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Fatal Attraction Phenomenon in Humans – Cat Odour Attractiveness Increased for Toxoplasma-Infected Men While Decreased for Infected Women

By Jaroslav Flegr, Pavlína Lenochová, Zdeněk Hodny and Marta Vondrová

Abstract

Background: Latent toxoplasmosis, a lifelong infection with the protozoan Toxoplasma gondii, has cumulative effects on the behaviour of hosts, including humans. The most impressive effect of toxoplasmosis is the ‘‘fatal attraction phenomenon,’’ the conversion of innate fear of cat odour into attraction to cat odour in infected rodents. While most behavioural effects of toxoplasmosis were confirmed also in humans, neither the fatal attraction phenomenon nor any toxoplasmosis-associated changes in olfactory functions have been searched for in them. Principal Findings: Thirty-four Toxoplasma-infected and 134 noninfected students rated the odour of urine samples from cat, horse, tiger, brown hyena and dog for intensity and pleasantness. The raters were blind to their infection status and identity of the samples. No signs of changed sensitivity of olfaction were observed. However, we found a strong, gender dependent effect of toxoplasmosis on the pleasantness attributed to cat urine odour (p = 0.0025). Infected men rated this odour as more pleasant than did the noninfected men, while infected women rated the same odour as less pleasant than did noninfected women. Toxoplasmosis did not affect how subjects rated the pleasantness of any other animal species’ urine odour; however, a non-significant trend in the same directions was observed for hyena urine. Conclusions: The absence of the effects of toxoplasmosis on the odour pleasantness score attributed to large cats would suggest that the amino acid felinine could be responsible for the fatal attraction phenomenon. Our results also raise th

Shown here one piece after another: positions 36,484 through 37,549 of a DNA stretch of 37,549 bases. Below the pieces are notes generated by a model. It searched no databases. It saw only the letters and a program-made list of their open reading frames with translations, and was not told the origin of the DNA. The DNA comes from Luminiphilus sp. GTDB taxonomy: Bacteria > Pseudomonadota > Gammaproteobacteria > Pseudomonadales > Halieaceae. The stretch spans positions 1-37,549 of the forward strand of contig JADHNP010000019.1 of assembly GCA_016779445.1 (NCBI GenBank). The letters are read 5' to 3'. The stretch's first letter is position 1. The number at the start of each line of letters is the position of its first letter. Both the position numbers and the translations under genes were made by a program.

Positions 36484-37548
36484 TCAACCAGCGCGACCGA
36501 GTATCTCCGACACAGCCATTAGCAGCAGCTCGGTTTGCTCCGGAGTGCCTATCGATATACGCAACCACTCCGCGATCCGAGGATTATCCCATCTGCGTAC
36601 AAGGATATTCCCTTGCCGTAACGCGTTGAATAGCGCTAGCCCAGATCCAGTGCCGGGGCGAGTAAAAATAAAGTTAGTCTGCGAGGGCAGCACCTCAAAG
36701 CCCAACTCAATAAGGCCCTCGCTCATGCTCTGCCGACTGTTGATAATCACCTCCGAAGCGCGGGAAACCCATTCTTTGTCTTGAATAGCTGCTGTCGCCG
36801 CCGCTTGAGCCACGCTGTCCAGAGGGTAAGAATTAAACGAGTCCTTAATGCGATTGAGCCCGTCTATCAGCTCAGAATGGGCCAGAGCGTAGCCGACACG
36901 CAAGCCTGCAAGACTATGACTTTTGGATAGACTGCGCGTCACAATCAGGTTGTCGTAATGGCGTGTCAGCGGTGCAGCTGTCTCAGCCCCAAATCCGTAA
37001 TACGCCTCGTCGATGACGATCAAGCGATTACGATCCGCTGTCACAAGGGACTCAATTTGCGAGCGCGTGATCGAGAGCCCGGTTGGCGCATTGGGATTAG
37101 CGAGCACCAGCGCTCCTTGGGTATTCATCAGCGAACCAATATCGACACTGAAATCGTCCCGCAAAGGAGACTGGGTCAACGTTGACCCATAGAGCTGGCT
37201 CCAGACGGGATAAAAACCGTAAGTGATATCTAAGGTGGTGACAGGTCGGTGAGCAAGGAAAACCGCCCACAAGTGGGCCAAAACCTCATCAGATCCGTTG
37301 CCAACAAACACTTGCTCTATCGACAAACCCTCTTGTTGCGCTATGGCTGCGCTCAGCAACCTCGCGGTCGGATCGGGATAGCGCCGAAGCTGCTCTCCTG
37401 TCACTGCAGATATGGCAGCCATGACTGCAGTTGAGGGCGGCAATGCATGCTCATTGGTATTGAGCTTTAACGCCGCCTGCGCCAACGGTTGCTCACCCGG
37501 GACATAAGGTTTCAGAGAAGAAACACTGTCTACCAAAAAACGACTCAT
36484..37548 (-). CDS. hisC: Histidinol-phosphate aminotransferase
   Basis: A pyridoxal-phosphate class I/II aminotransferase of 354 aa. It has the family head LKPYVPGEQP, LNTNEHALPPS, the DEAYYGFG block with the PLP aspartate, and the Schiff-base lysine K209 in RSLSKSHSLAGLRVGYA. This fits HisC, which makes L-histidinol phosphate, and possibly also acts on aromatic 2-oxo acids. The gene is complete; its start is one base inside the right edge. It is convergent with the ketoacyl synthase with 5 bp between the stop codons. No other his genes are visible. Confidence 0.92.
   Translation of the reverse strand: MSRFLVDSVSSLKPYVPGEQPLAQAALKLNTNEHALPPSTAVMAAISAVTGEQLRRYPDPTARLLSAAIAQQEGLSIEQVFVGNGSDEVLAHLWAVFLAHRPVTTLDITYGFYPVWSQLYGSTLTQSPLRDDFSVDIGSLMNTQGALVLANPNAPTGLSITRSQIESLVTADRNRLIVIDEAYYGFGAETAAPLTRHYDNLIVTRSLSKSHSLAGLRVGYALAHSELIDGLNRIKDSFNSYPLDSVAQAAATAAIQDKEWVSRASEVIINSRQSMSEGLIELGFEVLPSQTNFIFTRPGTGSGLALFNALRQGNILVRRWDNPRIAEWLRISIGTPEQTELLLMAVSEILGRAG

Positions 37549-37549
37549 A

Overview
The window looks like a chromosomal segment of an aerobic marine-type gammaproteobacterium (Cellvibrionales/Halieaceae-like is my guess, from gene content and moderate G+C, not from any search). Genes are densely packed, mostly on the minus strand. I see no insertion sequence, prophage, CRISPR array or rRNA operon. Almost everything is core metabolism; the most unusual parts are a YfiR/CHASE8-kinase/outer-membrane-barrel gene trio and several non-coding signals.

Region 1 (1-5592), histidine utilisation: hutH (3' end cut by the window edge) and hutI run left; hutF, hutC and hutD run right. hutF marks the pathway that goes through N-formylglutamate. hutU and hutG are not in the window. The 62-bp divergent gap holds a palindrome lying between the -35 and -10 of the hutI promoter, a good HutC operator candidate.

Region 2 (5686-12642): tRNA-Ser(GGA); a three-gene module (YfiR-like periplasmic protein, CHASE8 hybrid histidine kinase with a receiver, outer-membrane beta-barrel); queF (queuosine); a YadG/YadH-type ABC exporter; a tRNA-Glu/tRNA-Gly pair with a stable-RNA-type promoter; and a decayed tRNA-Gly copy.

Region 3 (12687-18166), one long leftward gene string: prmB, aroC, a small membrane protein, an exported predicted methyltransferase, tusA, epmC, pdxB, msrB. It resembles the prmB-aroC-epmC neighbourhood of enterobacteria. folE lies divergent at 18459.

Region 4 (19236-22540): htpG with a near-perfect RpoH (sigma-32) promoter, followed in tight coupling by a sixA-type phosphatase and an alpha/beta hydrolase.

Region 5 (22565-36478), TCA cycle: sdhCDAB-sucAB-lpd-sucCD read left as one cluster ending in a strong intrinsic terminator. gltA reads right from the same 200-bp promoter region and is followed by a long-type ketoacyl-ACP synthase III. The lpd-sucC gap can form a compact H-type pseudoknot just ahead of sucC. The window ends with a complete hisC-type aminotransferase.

Year: 2013
OAI identifier: oai:CiteSeerX.psu:10.1.1.378.8427
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